Very recent evolution of a new cell type

A few notable points in this new paper in Nature.

  • This new cell type appears to have evolved very recently (~20,000 years ago).
  • The steroid hormone at the center of the story “has long been considered to be an inactive metabolite of progesterone.”
  • Somewhat unexpectedly, straightforward mutation/variation in transcription factors is not apparently at the root of the evolutionary change. From the Discussion:

…genetic variation affecting transcription factors has long been hypothesized to drive the evolution of novel cell types, but empirical evidence to support this hypothesis is scant. […] We found that genetic variation affecting Gadd45a—a nuclear protein that affects DNA methylation and cell differentiation—probably contributes to the development of the zona inaudita cell, and that genetic variation modulating the expression of tenascin N—an ECM protein—is a likely cause of the gain of a novel enzymatic function of this cell type. Transcription factors are likely to be involved in the development of the zona inaudita cell, as several transcription factors including Batf, Hif1a, Runx2, Tsc22d3 and Tshz3 are also markers of this cell type. However, our genetic mapping experiments indicate that interspecific genetic variation at or near these transcription factor genes is not a major force driving the emergence of the zona inaudita; thus, their expression in the zona inaudita is probably in response to upstream genetic variation in other genes, including Gadd45a.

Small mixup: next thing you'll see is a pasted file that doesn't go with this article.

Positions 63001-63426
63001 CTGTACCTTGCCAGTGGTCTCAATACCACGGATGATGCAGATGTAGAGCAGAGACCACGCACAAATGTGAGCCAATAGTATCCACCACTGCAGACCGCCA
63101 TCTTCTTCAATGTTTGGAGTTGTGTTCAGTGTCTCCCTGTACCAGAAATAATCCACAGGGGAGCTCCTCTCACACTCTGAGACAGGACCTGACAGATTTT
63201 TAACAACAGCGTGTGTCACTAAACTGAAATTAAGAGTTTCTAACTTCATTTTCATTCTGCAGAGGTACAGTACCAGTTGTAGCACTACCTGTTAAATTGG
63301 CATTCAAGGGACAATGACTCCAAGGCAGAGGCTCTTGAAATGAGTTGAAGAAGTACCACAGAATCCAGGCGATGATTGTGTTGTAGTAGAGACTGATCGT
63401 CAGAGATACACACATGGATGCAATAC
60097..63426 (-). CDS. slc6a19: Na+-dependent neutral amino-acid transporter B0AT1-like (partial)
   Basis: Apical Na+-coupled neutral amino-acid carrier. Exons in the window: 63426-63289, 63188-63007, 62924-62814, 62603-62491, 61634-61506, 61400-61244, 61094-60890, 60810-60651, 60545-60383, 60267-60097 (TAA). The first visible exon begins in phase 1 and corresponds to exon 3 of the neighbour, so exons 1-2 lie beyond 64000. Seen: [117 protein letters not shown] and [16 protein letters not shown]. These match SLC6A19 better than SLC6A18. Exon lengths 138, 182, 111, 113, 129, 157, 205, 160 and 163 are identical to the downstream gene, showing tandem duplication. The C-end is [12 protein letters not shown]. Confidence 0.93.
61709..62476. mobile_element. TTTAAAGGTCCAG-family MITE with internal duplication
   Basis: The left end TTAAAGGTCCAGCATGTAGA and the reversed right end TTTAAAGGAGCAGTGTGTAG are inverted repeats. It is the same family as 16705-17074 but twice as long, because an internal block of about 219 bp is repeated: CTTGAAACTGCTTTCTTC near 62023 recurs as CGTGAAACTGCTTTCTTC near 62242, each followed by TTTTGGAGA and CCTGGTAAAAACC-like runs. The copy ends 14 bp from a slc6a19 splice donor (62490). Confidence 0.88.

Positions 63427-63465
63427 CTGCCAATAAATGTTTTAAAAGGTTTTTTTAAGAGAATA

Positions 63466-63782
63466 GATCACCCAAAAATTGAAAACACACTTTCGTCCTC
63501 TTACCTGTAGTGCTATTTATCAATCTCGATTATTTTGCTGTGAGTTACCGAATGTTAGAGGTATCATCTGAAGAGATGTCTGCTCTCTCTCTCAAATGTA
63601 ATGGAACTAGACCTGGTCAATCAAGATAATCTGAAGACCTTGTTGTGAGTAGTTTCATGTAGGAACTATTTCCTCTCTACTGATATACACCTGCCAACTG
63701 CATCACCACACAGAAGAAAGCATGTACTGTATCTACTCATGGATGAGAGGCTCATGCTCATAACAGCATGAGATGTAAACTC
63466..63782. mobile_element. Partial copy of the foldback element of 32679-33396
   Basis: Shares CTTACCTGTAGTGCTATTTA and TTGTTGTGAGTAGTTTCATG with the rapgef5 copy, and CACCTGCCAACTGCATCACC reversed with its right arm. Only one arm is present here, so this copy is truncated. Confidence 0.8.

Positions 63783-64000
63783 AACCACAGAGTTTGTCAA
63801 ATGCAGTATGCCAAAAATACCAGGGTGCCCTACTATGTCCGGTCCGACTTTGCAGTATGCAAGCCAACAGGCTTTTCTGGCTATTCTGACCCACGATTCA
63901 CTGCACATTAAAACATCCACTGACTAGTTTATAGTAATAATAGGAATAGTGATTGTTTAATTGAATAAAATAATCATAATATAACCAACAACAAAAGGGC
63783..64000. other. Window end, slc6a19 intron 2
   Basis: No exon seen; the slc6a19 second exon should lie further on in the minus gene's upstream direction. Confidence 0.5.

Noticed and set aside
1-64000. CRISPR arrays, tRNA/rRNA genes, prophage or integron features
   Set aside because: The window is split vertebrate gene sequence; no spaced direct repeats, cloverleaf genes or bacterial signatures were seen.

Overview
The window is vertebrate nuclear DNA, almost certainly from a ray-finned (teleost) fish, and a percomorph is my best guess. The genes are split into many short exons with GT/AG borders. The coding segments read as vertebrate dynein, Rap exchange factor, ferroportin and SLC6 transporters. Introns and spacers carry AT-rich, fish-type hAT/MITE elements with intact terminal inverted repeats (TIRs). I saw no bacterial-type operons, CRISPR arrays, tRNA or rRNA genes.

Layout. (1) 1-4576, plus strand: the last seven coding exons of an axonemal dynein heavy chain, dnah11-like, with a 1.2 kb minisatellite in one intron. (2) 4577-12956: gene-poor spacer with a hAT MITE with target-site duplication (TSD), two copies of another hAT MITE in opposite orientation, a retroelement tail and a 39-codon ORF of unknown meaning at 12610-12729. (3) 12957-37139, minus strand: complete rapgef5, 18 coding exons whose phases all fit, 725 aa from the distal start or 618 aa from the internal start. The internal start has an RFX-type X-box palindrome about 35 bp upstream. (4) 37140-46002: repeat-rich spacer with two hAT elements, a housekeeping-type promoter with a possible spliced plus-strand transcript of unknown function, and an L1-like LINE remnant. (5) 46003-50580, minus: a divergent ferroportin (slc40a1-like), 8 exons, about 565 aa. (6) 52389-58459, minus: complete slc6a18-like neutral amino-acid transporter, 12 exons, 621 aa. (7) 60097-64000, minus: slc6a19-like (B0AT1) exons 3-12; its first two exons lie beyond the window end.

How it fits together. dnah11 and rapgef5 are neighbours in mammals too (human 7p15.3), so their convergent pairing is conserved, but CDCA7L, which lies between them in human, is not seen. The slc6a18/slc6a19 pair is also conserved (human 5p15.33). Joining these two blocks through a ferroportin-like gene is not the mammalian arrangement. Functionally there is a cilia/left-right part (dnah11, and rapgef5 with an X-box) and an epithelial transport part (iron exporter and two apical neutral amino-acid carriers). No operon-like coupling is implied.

News & Views piece accompanying paper:

Glad to provide PDFs on request.


Very cool! Thank you for sharing. How different is this new cell from previously existing cell types?

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I would describe it as a new cousin of other adrenal cortex cells. Its most obvious distinguishing feature (genetically) is expression of the enzyme that converts progesterone into the “new” hormone previously thought to be inactive. They found almost 200 other genes expressed at higher (>2-fold) levels than in other adrenal cell types. And interestingly, these cells form an anatomically distinct and unique layer in the adrenal of the oldfield mice. The evidence points to a new cell type and not just an existing cell type that’s making a new protein, but this does depend on how one defines “cell type.” :nerd_face:

This is Fig 3f, showing the unique cell layer (they named it Zona inaudita)

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